Reunion Weekend Reflections

October 21, 2013

There’s nothing quite like a high school reunion for reconnecting with our younger selves and painting a broad perspective around the current times and the journey that took each of us from there to here.  Amid the conversation, laughter and hugs, these gatherings provide a trove of treasures for this market commentator.  Here’s some of the nuggets I heard.

The Tea Party is not so different from the Weathermen.  One represents an extremely conservative viewpoint, while the other spun off from the Far Left.  Each scorns authority and pursues a tear-down agenda against existing institutions without regard for pointless and avoidable damage along the way.  The acts of destruction indeed become central to the nihlist’s agenda and a necessary passageway to create a different social order completely detached from the current one.  Although the Tea Party hasn’t yet adopted assassination and other acts of violence embraced by the Weathermen, it’s eager willingness to steer the political process into a national debt default, if successful, would affect more people more profoundly than the Weathermen ever accomplished. 

Most of my classmates are either retired, semi-retired, or contemplating retirement.  Many hit this stage sooner than planned after the labor market shock five years ago.  Making ends meet can be very challenging, with historically low long-term interest rates, creeping health issues, and an insurance system full of cracks, crevices, and mystery.  Property taxes are a bigger burden on family finances than income tax rates.  America is dotted with suburbs tailored for families with school-age children but an exclusionary fit for older generations.  Like it or not, physical relocation can be an option one can’t refuse.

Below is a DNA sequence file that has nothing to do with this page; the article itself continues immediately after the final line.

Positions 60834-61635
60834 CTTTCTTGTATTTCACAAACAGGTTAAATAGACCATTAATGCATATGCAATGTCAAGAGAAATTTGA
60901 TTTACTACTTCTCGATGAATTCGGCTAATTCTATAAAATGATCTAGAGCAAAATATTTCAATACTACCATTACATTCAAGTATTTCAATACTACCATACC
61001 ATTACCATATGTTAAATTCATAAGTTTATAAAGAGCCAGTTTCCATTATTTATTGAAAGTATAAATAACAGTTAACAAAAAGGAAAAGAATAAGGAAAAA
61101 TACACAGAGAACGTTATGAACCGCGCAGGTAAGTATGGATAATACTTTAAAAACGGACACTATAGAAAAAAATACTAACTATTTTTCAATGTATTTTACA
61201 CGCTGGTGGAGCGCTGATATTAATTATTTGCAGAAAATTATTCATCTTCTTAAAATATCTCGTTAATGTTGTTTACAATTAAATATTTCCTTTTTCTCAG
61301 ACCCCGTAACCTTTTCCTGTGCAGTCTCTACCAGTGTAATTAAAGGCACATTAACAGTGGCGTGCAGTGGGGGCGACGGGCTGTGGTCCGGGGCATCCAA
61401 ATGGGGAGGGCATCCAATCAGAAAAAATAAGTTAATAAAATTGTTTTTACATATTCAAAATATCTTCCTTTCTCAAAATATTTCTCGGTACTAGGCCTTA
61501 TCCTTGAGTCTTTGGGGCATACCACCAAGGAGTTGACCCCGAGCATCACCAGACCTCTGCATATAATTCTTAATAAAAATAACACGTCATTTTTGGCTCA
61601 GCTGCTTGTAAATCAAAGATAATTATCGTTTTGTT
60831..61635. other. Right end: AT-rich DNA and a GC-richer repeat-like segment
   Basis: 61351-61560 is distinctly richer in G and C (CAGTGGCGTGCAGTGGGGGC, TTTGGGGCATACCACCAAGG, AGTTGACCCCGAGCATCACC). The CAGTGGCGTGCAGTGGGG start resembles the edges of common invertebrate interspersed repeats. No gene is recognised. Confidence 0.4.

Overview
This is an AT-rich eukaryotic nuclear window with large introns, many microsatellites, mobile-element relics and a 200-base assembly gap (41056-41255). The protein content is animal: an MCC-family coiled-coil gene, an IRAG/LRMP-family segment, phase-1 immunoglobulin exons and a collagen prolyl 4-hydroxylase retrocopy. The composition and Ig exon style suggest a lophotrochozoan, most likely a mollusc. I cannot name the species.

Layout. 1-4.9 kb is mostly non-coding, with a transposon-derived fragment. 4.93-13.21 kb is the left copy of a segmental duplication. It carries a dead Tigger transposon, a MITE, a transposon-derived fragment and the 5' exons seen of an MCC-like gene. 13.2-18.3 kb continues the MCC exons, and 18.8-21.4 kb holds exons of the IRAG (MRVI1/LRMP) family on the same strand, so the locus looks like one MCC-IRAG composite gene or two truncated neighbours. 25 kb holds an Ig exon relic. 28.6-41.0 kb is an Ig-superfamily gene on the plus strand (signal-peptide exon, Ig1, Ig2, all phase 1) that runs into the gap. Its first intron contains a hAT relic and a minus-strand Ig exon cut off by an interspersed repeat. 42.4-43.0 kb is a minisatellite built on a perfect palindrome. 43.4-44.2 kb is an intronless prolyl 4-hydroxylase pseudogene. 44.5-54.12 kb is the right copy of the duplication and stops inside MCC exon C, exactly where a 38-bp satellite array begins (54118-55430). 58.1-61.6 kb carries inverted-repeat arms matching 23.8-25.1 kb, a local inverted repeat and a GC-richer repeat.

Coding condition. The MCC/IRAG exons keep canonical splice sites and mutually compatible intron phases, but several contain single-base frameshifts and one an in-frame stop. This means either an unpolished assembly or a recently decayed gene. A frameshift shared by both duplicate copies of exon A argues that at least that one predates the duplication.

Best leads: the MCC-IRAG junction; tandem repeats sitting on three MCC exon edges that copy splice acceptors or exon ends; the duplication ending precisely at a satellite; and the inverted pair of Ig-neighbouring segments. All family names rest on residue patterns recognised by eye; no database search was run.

I heard several health care horror stories.  One involved a man who experienced a chronic and progressively more severe headache not long after his wife died.  The condition was misdiagnosed as stress-related and/or a sinus infection.  As the condition deteriorated, that seemed a less probable explanation, but no CAT scan was performed because the person didn’t have supplementary Medicare insurance.  Sure enough, the problem was a brain aneurysm that proved fatal.  While my classmates had different ideas about what to do about health care, frustration was shared at how divisive and elusive solutions had become. 

With varying degrees of proficiency, the class continues to adapt to an ever-changing digital world.  I heard more apprehension than unqualified endorsement of social networking because of the issues of privacy.  Could it be that the futuristic world depicted in Person of Interest already surrounds us?

The art of negotiation for the good of everybody doesn’t comes easily.  Leaders from my class and the one just ahead see merit in combining the approaching 50th year reunion into a shared celebration, but a splinter group from the other class favors a different approach.  Like Washington’s debt crisis, the hang-up involves factions within one class or party rather than irreconcilable differences between the two broad groups.  Negotiation without a willingness to compromise is not negotiation in good faith, and it doesn’t take a majority to undermine the process.  In a reference to the Paris Peace talks of 1968, it was said that the class representatives are trying to agree on the shape of the table.

In glorious autumn weather, we bid goodbye for another year after Sunday brunch.  It was grand to see old friends again, see how everybody’s still doing long after we scattered as 18-year-olds, and learn second-hand information regarding classmates that hadn’t been able to attend this time.   


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